LinkedIn's 'Incredible Movies to Inspire Leaders' Are All About Men

Illustration for article titled LinkedIn's 'Incredible Movies to Inspire Leaders' Are All About Men

Steve Tappin is a CEO expert. We're pretty sure of this because he describes himself on LinkedIn as "CEO Xinfu, Host of BBC CEO Guru & Founder," He's also a "personal confidant to many of the world’s top CEOs." Steve is very popular.

Steve is also someone to trust, because so many CEOs trust him. His recent blog post, "Incredible Movies To Inspire Leaders," is recommended on LinkedIn's front page so that we can all benefit from Steve's wisdom and become CEOs ourselves. "If you want find fresh inspiration for your leadership, life and team then you will love this post featuring 15 of the most amazing and inspiring movies ever," he writes. You will especially love it if you are a dude, as 100% of these movies are about dudes.

"As we watch a certain movies they seem to tap into our spirit and deepest motivations," Steve continues. "I have noted below a few qualities that resonated with me, in order to guide you on movies you might not know. When you watch the movies, it would be great to think about and capture the qualities and emotions that they stir in you."


You could read the list, which runs the gamut from Gladiator to Schindler's List to Rocky to Braveheart, or you could just read The Toast's brilliant "A Day In the Life of a Troubled Male Antihero." OR you could watch some of our favorite inspirational movies, which include (don't judge): Yentl, The First Wives Club, Pan's Labyrinth, A League of Their Own, Nine to Five, and Erin Brockovich.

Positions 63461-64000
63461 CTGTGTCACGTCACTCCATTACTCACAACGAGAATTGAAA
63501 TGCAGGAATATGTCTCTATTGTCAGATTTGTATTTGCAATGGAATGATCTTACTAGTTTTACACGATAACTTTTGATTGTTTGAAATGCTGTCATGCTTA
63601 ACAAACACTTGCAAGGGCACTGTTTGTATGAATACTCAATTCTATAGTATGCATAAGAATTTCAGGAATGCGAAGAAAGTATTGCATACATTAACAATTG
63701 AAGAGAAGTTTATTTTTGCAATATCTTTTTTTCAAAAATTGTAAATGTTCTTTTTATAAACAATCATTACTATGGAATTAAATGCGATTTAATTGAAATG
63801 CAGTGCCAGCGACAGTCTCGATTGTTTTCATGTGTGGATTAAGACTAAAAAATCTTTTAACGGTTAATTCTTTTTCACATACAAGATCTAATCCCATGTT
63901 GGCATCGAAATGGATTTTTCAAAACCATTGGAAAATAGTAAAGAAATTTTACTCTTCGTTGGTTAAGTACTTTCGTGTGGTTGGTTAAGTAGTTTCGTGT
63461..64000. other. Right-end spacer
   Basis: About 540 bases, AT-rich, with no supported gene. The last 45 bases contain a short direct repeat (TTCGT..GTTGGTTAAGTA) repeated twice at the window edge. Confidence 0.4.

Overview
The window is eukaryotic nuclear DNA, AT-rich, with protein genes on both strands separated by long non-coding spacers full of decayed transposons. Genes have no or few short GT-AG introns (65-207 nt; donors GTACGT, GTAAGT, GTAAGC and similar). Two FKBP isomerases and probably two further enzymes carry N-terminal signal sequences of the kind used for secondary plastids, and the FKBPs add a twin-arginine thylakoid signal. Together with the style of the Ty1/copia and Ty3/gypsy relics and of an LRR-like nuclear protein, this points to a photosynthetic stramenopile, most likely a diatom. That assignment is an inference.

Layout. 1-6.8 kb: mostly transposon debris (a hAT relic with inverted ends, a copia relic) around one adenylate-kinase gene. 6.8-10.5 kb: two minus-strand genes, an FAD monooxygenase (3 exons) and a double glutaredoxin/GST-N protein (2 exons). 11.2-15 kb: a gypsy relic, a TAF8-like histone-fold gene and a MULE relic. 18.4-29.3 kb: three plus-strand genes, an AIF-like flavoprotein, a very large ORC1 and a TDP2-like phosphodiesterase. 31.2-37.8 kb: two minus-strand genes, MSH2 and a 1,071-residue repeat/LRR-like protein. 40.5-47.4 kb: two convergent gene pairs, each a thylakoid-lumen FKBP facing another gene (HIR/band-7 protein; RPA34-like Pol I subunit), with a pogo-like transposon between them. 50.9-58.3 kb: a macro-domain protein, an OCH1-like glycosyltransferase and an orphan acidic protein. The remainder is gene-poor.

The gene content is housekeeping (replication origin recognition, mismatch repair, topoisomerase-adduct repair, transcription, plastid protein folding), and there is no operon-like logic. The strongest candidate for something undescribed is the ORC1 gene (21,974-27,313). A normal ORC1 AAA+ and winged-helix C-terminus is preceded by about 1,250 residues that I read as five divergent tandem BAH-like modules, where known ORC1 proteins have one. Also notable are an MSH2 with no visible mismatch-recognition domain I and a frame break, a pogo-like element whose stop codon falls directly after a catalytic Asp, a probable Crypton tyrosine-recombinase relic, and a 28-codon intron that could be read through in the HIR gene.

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Ari Schwartz: Dark Lord of the Snark

I know I'm a broken record with this shit, but...

Chihiro is only a child, yet she takes initiative and grows into her role, doing the work that nobody else wants to do. Starting from the bottom, she is the proverbial "rise-to-the-top" bootstrapper you wish you could be. She's never above scut work, and quickly demonstrates herself as a leader among gods (literally.)

When others did not see an opportunity for profit (the polluted river god), she takes the lead and makes a high-cost situation into a high-profit situation instead.

Nausicaa demonstrates unique insight into a large scale problem facing her organization, and effectively manages strife between her organization and competitors, while maintaining both her role as leader and keeping her subordinates safe and working hard toward the betterment of the entire group.

Most importantly, she's able to see problems and solutions on both a macro and micro level, and has special insight into keeping her organization healthy in a post-apocalyptic world ravaged by giant insect monsters.

San is your prototypical maverick entrepreneur. Never afraid to stand up to the established players, she seeks her own path toward success. Even faced with the opportunity for selling out to a beloved industry colleague, she continues working toward her own goals.

Lady Eboshi is San's primary competitor for local supremacy, and beyond running an incredibly profitable women-run enterprise, she maintains a significant philanthropy position on the side, giving lepers wages and housing in an economic climate where they are otherwise given few opportunities. Some might call her a ruthless leader, but she sees the needs of her organization as the ultimate goal, and she largely achieves it.

Move over UPS! Kiki is an entrepreneur setting out to redefine the delivery landscape. Not only is she hard working and efficient, she's incredibly green (magic doesn't cause emissions like UPS or Fedex's fleets of planes do!) When faced with an emergency situation and apparent illness (the loss of her magic), she faces her problems head on, working through her challenges to be a true leader in witchery.

So yeah, you might say I love Ghibli films.